Thakur Persad Jaroo v Attorney-General of Trinidad and Tobago: PC 4 Feb 2002

(Trinidad and Tobago) The appellant sought a declaration that his constitutional rights had been infringed. He had bought a car. When told it may be stolen, he took it to the police station, but after he heard nothing and it was not returned. He alleged that he had been deprived of his property in breach of the constitution. Only later did the police say it was still required as potential evidence. He claimed that the car had been held other than under due process.
Held: To justify the continued detention of the car, the police had to show that there were reasonable grounds for its original and continuing retention. There were common law rights, by way of an originating motion, which the claimant could have exercised to make his complaint. He should take the method of constitutional challenge only in an exceptional case. This was not one, and the continued action was an abuse of process. Lord Hope of Craighead: ‘Their Lordships wish to emphasise that the originating motion procedure under section 14(1) is appropriate for use in cases where facts are not in dispute and questions of law only are in issue. It is wholly unsuitable in cases which depend for their decision on the resolution of disputes as to fact. Disputes of that kind must be resolved by using the procedures which are available in the ordinary courts under the common law.’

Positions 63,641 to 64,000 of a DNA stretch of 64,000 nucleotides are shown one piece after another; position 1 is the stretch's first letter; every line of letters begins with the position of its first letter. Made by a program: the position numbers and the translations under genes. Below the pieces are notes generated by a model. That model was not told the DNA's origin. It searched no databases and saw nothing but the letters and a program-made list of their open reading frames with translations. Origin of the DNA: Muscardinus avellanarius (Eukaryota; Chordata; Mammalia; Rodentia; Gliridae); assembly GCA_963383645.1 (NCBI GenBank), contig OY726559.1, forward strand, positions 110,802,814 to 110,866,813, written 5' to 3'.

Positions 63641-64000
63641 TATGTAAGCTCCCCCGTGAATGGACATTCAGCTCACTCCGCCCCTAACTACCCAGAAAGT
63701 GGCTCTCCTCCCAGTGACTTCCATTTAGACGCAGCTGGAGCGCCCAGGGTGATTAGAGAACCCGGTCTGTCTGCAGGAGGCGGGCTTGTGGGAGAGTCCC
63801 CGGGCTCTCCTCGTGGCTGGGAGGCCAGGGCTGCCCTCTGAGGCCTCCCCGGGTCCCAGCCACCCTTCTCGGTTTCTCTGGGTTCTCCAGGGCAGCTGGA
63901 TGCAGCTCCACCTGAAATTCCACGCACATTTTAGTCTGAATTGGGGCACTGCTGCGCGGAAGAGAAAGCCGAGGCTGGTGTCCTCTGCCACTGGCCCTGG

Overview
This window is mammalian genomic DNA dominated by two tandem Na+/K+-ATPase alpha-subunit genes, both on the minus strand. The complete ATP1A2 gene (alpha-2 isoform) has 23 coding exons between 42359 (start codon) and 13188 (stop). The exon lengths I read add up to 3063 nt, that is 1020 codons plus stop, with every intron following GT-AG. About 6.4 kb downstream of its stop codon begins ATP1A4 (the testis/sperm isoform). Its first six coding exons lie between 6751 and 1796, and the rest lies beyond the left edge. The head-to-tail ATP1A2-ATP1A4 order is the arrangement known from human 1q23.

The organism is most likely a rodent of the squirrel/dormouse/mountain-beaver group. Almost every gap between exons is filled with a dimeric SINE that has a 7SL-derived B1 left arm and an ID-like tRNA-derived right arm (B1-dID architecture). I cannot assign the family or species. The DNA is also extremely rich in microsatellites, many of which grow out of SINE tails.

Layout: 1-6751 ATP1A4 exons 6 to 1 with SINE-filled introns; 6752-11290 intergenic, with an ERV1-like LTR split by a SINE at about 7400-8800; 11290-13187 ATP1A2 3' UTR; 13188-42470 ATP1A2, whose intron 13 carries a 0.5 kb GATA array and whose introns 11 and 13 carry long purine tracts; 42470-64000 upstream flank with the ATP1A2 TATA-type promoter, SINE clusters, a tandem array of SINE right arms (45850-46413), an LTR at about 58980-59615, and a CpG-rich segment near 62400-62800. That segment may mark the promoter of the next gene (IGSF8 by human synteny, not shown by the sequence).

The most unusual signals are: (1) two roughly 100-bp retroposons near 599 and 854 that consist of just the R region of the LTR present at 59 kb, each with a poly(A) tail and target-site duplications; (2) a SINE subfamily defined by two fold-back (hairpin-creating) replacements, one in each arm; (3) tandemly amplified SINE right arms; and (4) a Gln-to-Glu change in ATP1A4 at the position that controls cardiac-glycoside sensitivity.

Lord Hope of Craighead, Lord Browne-Wilkinson, Lord Scott of Foscote, Sir Christopher Slade and Sir Andrew Leggatt
Times 06-Feb-2002, Appeal No 54 of 2000, [2002] UKPC 5, [2002] 1 AC 871
PC, Bailii
Constitution of Trinidad and Tobago 4(a)
CitedNankissoon Boodram v Attorney-General of Trinidad and Tobago PC 19-Feb-1996
The court considered the effect of prejudicial reporting on a trial: ‘In a case such as this, the publications either will or will not prove to have been so harmful that when the time for the trial arrives the techniques available to the trial judge . .
CitedGhani v Jones CA 1970
The court was asked as to the powers of the police to retain objects taken and impounded.
Held: The privacy and possessions of an individual were not to be invaded except for the most compelling reasons.
Lord Denning MR said: ‘Balancing . .

Cited by:
CitedSettelen and Another v Commissioner of Police of the Metropolis ChD 29-Sep-2004
The claimants had made application for tapes held by the respondent to be released. The claimant offered undertakings as to their preservation, and agreement had been reached. The outstanding issue was as to costs. The tapes were recorded by the . .
CitedNaidike, Naidike and Naidike v The Attorney General of Trinidad and Tobago PC 12-Oct-2004
(Trinidad and Tobago) The claimant was arrested following expiry of the last of his work permits and after he had failed to provide evidence of his intention to leave. As he was arrested he was also arrested for assaulting a police officer. He was . .

These lists may be incomplete.
Updated: 15 March 2021; Ref: scu.167566